Avoiding, Controlling Diabetes May Lead To Lower Cancer Risk And Mortality

A recent study undertaken may show a possible relationship between diabetes and cancer risk. Results taken from the NIH-AARP Diet and Health Study revealed that diabetes may be associated with lower prostate cancer risk in men but with higher risks for other types of cancers for both men and women. The said data was presented at the American Association for Cancer Research (AACR) 102nd Annual Meeting 2011 in Orlando, Florida from April 2 to 6.

According to Gabriel Lai, Ph.D., a cancer prevention fellow at the National Cancer Institute, there are previous studies that have already linked diabetes and an increase risk for a number of cancers including colorectal, liver and pancreas.

Lai and a team of researchers conducted a study that used data taken from more than 500,000 subjects who were predominantly white, non-Hispanic men and women with ages that ranged from 50 to 71 years old. The participants in the study completed questionnaires about their diet, lifestyle and whether they had diabetes from 1995 to 1996. The researchers also followed up the participants for a period of 11 years.

The results of the study showed that diabetes was associated with an 8 percent increased risk of cancer among women while there is a 4 percent decreased cancer risk for men. Previous research has suggested that diabetes may be associated with a decreased cancer risk in men, which the researchers believed may be due to the lower testosterone levels linked to diabetics. After prostate cancer was excluded by the researchers from the evaluation, they saw that diabetes was associated with a 9 percent increased cancer risk in men. When it comes to mortality rates, diabetes was associated with an 11 percent increased risk in women and a 17 percent increased risk in men.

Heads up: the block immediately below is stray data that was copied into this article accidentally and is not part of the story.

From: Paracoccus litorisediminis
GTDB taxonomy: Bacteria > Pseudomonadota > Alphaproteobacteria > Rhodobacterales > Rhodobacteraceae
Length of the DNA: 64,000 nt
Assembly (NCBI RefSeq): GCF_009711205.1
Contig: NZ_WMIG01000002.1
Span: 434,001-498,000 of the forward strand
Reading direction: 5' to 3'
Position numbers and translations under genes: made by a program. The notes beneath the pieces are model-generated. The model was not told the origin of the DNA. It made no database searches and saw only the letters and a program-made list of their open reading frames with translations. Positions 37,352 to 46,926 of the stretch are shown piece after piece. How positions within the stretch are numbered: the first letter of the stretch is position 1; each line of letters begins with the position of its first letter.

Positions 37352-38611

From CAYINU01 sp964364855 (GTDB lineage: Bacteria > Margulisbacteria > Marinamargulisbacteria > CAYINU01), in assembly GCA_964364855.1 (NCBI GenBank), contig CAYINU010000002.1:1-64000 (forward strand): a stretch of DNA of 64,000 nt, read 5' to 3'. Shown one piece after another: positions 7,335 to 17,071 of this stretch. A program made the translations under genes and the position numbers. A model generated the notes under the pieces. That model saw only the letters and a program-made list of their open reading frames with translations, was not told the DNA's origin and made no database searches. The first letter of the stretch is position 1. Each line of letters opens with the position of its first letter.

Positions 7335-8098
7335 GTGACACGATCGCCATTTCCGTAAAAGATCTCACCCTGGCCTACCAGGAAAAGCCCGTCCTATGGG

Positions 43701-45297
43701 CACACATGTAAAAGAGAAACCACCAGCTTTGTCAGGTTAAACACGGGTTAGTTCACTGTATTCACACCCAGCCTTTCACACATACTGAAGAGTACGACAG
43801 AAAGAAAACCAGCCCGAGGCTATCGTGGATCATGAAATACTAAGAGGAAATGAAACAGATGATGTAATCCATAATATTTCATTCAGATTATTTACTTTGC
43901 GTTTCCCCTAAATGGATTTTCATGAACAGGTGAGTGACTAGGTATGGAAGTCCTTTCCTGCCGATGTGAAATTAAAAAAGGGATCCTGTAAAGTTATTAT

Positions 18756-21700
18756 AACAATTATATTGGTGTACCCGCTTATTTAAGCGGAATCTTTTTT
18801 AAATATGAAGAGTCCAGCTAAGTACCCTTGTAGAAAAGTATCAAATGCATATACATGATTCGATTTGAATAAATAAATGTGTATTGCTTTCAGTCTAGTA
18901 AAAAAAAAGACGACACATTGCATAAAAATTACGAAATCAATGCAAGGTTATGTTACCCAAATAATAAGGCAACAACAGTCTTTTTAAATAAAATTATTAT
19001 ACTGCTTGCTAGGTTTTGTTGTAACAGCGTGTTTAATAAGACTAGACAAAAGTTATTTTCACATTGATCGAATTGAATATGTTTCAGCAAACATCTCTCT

“Our results provide further evidence that abnormal insulin and glucose signaling may contribute to cancer initiation and development,” Lai said. “There are myriad benefits from avoiding diabetes through exercise, diet and maintaining a healthy body weight. Our study confirms additional benefits in the form of reduced morbidity and mortality from certain cancers,” he further added.

Source: American Association for Cancer Research (2011, April 4). Avoiding or controlling diabetes may reduce cancer risk and mortality. ScienceDaily. Retrieved April 6, 2011, from http://www.sciencedaily.com­/releases/2011/04/110403205230.htm

 

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